Every week, besides the contributions I make to this site and to VolandoAndo, I work on Flight Chic Special Reports for leading industry publications.
These are five of my stories you might have missed at the beginning of 2015, and half an aside of relevant news.
Hope you’ll enjoy reading them as much as I enjoyed writing them.
I can’t help but notice an unintended theme: resolving tricky troubles in aviation. (That’s just how the stories evolved and it’s an interesting way to start the year off.)
Contributions to leading travel intelligence site: Skift.com
1. Virgin Atlantic solves the problem of having planes available for crew training with Augmented Reality, then turns that into a marketing advantage. If you have a few minutes to waste away on some aircraft interiors joy, you must try this Augmented Reality tour of the new Birthday Girl Dreamliner: Virgin Atlantic Using Augmented Reality to Entice Customers and Train Crew.
2. A ticklish in-flight problem, approached with abundant humor: JetBlue Wants to Teach Passengers How to Be Less Rude.
By the way, just after this story was published, JetBlue released Episode 2 of its #FlightEtiquette videos. Here it is:
3. Gogo tries to solve a delicate problem, only to find a far more delicate predicament waiting on the other side: Gogo’s In-Flight Wi-Fi Certificate Issue Is Attempt to Block Unauthorized Streaming.
4. Running a small flagship in the EU was always a challenge, but new economic dynamics have made it a losing proposition. The former CEO of Air Malta believes he’s found the solution, and it’s a different approach than anything I’ve heard before: Why Europe’s Small Flagship Airlines Should Act More Like Hotel Brands
4.5 It is a sad coincidence that the day after I published this post, Cyprus Airways, which had been in business since 1947, ceased operations because it was unable to pay back its €65m state aid from 2012 and 2013, which the European Commission deemed illegal.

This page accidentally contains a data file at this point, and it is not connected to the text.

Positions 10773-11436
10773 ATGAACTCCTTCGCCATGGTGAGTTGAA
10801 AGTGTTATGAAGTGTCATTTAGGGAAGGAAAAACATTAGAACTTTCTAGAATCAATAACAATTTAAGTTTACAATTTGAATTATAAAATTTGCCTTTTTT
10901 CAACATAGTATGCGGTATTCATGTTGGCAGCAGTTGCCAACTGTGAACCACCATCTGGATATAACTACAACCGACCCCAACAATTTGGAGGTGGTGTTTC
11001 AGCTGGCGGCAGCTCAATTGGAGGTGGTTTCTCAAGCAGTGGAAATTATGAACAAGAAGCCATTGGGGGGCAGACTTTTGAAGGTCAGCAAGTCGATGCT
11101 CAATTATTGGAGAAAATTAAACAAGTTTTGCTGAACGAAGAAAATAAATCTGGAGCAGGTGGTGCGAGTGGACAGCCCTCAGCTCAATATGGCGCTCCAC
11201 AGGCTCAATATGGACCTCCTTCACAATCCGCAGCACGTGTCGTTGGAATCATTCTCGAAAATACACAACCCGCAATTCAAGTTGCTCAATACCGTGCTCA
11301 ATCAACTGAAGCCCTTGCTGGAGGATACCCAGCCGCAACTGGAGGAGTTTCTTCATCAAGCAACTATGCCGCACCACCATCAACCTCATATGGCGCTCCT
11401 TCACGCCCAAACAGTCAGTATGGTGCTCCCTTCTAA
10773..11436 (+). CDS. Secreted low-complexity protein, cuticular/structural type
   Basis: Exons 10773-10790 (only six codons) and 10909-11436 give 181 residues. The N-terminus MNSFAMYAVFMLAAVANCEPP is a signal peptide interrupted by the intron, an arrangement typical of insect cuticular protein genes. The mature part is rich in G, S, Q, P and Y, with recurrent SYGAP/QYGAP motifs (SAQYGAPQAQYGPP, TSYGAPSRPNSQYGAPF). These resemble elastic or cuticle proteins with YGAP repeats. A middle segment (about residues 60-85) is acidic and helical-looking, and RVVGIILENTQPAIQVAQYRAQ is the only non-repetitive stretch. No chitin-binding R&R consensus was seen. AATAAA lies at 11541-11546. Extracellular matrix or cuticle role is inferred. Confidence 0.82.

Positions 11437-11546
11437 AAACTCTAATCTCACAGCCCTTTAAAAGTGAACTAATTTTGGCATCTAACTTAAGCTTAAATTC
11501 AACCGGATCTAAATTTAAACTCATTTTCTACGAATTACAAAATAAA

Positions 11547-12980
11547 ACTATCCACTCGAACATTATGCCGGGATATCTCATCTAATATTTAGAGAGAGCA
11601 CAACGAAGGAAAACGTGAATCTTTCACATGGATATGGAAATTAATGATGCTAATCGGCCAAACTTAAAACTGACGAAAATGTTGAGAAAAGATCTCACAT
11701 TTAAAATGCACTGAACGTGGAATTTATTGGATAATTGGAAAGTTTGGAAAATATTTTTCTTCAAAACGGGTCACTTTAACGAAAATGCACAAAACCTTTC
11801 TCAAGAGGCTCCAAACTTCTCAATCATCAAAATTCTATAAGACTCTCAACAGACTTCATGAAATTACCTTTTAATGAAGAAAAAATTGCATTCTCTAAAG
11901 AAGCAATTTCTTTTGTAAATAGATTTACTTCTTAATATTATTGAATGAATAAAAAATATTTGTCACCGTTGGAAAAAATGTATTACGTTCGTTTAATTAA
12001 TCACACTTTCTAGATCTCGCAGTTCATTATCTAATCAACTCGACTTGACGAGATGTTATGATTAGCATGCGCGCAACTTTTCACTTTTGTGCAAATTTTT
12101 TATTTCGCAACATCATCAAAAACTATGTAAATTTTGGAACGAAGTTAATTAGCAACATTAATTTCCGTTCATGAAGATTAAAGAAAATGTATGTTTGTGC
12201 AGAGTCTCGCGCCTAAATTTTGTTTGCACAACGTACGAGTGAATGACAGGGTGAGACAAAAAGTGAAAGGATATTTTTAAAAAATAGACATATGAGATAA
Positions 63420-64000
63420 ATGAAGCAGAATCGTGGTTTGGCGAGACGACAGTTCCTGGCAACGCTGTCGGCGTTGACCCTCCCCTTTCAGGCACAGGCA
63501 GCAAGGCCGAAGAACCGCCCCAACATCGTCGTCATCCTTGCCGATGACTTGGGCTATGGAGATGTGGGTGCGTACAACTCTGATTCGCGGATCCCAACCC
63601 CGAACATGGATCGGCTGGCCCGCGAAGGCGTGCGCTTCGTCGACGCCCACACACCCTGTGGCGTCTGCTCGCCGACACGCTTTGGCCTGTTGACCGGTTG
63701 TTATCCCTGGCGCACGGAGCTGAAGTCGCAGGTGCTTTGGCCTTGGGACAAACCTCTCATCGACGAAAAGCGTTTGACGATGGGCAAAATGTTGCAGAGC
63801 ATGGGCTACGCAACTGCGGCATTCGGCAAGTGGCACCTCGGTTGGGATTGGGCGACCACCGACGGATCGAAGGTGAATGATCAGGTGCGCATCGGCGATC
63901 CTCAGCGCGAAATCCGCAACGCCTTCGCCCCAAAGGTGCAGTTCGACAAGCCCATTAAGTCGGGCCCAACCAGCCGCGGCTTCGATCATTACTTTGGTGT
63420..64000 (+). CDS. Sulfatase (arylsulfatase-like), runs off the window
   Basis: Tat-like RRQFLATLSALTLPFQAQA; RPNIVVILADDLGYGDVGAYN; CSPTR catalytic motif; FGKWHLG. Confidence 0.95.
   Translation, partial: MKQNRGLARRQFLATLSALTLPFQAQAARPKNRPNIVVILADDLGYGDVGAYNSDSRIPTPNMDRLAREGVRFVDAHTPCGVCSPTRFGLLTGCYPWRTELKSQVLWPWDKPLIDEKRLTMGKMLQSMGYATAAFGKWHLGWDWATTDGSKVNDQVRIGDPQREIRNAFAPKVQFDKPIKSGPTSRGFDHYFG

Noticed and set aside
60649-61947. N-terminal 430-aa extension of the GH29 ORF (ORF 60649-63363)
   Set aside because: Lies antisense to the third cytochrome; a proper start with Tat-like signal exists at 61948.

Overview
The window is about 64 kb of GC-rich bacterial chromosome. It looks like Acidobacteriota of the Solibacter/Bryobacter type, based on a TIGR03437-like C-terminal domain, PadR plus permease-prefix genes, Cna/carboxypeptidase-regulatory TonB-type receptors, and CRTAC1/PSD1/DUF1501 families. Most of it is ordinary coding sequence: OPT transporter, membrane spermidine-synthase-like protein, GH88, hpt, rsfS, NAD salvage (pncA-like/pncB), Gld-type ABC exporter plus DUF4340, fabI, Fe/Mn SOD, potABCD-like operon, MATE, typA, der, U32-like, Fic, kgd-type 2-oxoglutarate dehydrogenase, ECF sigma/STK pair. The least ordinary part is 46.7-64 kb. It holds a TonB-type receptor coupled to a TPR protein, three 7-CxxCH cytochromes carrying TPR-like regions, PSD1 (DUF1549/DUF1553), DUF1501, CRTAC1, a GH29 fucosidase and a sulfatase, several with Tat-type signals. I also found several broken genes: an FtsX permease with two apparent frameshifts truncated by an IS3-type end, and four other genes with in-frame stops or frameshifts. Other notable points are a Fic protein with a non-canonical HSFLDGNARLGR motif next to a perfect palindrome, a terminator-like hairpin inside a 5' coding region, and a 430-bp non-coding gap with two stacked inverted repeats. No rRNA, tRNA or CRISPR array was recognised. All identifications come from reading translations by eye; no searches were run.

Call it opportunistic or call it clever, Ryanair was ready to step in and save stranded passengers with discount fares.
(I would qualify it as cleverly opportunistic. It’s an island and people have to fly, so they’re doing a good deed when you think about it. They’re practically Franciscans.)
Speaking of Franciscans: If you didn’t run across this tale of shame on New Year’s Eve 2014, you MUST read about how United managed to make a monk lose his cool. Brother Noah uttered what has to be the best put down EVER to an airline telephone representative: “Thank you for speaking. God bless you. I will pray for you. But you have not been helpful.” Strong words indeed. As he explains: “It was my tone of voice..it manifested anger.” Obviously. The Monastery of Christ in the Desert are actually Benedictines, which can ‘bring it on’ a little heavier than Franciscans, but are generally quite mild as monks go. I mean, they’re no Jesuits, and they’re also nowhere near as hard-shelled as Dominicans. OK. Enough of that. Suffice it to say it was a very bad thing United did. To paraphrase Quijote: ‘Con la iglesia hemos topado.’ A popular Spanish saying which roughly translates: Don’t mess with monks (or anyone else in the organization)!
I also contributed my own little New Year’s Resolution (of sorts) to the 2015 Skift Staff list. I think I just broke it, but it really was more of an aim than a dictate.
Contribution to the experts of PaxEx: The Airline Passenger Experience Association (APEX).
5. Since we’re talking resolutions, you may want to read my: Seven New Year’s Resolutions to Improve your Frequent Flyer Lifestyle.
[…] That’s why the common threads between these stories fascinates me. Just as it happened week before last, these stories evolved with an unintended theme. The theme was: stuff to argue […]